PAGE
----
The Last 7 NBA Draft 1st Overall Picks & Where They Are Now

The Last 7 NBA Draft 1st Overall Picks & Where They Are Now

Ryan Knuppel
2 months ago
Brooklyn Nets guard Ben Simmons takes a shot during warmups

Only a handful of players have earned the distinction of being the first-overall pick in the NBA Draft. This June, one more potential star will join the exclusive club.

The 2022 NBA Draft is loaded with several intriguing prospects, headlined by Duke’s Paolo Banchero, Gonzaga’s Chet Holmgren, and Auburn’s Jabari Smith Jr. One of those three players is expected to go first overall, adding to the ranks of LeBron James, Shaquille O’Neal, Tim Duncan, and others.

While many players lived up to the first-overall billing, many others fell beneath expectations. That’s even true within the last few years, as the jury is still out for multiple top picks as their careers lengthen over time.

Let’s look back at the last seven first-overall picks to see where they are now and if they ended up being worth the high selection.

2021 - Cade Cunningham

In a loaded 2021 draft class, Cunningham was universally considered the best prospect available. That made him a no-brainer selection for the Detroit Pistons, who owned the No. 1 pick for the first time since taking the late Bob Lanier in 1970.

The 20-year-old finished the season averaging 17.4 points, 5.5 rebounds, and 5.6 assists. He set a few benchmarks, including becoming the youngest player in NBA history to go 25-8-8 with five three-pointers in a game, a record previously held by LeBron. He also put down a 34-8-8-4-2 line in one game, joining Michael Jordan as the only rookie in league history to put those numbers up.

Cunningham’s second-half turnaround after a rough start helped him finish third in Rookie of the Year voting. Even if the 6-foot-6 guard doesn’t finish his career as the best player from the ‘21 class, he clearly boasts more than enough star potential.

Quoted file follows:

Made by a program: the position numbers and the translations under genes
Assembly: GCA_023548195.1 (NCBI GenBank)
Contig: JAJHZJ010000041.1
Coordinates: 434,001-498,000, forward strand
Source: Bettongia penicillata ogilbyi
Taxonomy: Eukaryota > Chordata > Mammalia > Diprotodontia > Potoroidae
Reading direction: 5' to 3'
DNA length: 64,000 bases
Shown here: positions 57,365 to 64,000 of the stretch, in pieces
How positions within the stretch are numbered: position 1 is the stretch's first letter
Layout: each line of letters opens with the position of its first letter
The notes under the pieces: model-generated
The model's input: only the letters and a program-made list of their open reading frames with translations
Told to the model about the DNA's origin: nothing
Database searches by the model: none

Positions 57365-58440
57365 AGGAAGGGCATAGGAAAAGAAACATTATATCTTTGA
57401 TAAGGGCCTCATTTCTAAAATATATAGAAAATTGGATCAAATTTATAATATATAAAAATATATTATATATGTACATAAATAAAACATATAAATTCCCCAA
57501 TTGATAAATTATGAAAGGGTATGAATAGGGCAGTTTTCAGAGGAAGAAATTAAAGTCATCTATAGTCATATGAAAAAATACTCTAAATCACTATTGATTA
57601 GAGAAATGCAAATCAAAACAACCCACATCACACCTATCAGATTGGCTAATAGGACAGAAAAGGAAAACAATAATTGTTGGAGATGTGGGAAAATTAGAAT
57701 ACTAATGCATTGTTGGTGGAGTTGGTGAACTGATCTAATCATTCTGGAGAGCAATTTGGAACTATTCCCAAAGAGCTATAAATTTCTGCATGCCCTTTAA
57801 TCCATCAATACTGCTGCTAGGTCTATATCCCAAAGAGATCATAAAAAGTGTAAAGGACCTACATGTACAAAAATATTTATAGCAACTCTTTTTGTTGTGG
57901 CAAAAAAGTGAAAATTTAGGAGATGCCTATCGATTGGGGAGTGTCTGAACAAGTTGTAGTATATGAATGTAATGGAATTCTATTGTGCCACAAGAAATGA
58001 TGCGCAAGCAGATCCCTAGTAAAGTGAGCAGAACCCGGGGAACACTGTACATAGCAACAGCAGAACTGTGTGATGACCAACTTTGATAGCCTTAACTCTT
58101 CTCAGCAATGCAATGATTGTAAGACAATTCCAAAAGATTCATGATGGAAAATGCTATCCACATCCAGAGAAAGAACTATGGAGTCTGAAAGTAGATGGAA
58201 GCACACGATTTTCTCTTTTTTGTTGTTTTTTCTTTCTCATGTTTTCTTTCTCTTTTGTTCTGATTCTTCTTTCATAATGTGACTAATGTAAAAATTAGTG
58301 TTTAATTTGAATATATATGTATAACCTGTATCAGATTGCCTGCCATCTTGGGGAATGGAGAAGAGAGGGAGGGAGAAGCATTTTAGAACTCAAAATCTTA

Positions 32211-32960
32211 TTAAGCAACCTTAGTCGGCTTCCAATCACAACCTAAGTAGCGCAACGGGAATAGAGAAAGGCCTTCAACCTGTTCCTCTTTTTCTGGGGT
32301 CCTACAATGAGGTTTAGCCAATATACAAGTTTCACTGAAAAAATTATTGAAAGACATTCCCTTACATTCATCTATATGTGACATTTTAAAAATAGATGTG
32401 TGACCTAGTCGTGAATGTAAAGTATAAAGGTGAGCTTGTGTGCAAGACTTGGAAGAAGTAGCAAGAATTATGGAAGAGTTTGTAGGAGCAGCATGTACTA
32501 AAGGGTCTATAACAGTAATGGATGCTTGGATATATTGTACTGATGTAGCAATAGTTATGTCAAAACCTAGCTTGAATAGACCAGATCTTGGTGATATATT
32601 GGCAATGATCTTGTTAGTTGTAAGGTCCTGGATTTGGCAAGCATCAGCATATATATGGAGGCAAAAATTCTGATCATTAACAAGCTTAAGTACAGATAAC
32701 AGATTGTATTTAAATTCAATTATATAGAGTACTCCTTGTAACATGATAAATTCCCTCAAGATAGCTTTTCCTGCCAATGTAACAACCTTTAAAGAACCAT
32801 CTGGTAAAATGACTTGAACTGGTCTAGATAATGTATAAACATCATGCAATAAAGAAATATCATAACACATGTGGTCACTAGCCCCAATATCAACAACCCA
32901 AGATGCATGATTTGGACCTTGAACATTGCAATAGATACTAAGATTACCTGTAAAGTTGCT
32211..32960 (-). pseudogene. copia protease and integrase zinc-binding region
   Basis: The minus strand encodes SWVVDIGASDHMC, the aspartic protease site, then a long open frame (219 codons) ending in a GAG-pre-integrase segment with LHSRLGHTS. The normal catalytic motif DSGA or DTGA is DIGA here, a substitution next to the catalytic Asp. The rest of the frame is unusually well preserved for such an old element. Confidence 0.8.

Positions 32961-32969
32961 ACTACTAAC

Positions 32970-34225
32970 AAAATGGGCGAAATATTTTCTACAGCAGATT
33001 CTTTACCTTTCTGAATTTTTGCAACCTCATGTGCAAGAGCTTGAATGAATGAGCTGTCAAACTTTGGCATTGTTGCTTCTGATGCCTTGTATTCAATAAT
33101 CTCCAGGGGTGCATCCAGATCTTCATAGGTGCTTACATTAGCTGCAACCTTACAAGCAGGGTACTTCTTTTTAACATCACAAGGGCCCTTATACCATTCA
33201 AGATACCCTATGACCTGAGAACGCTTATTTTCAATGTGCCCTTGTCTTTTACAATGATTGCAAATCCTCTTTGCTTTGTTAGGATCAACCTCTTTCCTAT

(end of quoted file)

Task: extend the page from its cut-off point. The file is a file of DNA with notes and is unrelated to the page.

2020 - Anthony Edwards

The Minnesota Timberwolves faced a fascinating dilemma in 2020. They could use the first-overall pick for Edwards, the freshman guard out of Georgia, or opt for the uber-popular LaMelo Ball. In the end, they settled for Edwards.

Even as LaMelo earns numerous accolades with the Charlotte Hornets, it’s hard to fault the T-Wolves’ choice. Edwards’ second year out-did his All-Rookie campaign across the board, setting career highs in points (21.3) and field-goal percentage (44.1%). He also became the seventh player to score 2,000 points within his first 100 games at 20 years old or younger, joining stars like LeBron, Kevin Durant, and Luka Doncic. Edwards also helped lead the Timberwolves back to the postseason for just the second time since 2003-04.

Minnesota landed a future All-Star in Edwards, who won’t turn 21 until August. That’s all you can ask for from a number-one pick.

2019 - Zion Williamson

Few first-overall picks carry as much hype as Williamson did in 2019. Thanks to viral high school dunks and a memorable season at Duke, Zion was already a star before joining the New Orleans Pelicans.

Williamson’s NBA career has been … interesting, to say the least. In 85 career games, the high-flying forward has averaged 25.7 points on 60.4% shooting along with 7.0 rebounds. He had 25 straight games with 20+ points on 50.0% shooting during his sophomore campaign, tying Shaquille O’Neal for the most ever within the first two seasons of a career.

The problem, however, has been his availability. Zion’s rookie year was limited to just 24 games after tearing his meniscus during preseason play. After a relatively healthy second season, a fractured foot cost him the entire 2021-22 season. There were also persistent rumors about Williamson’s unhappiness with the Pelicans.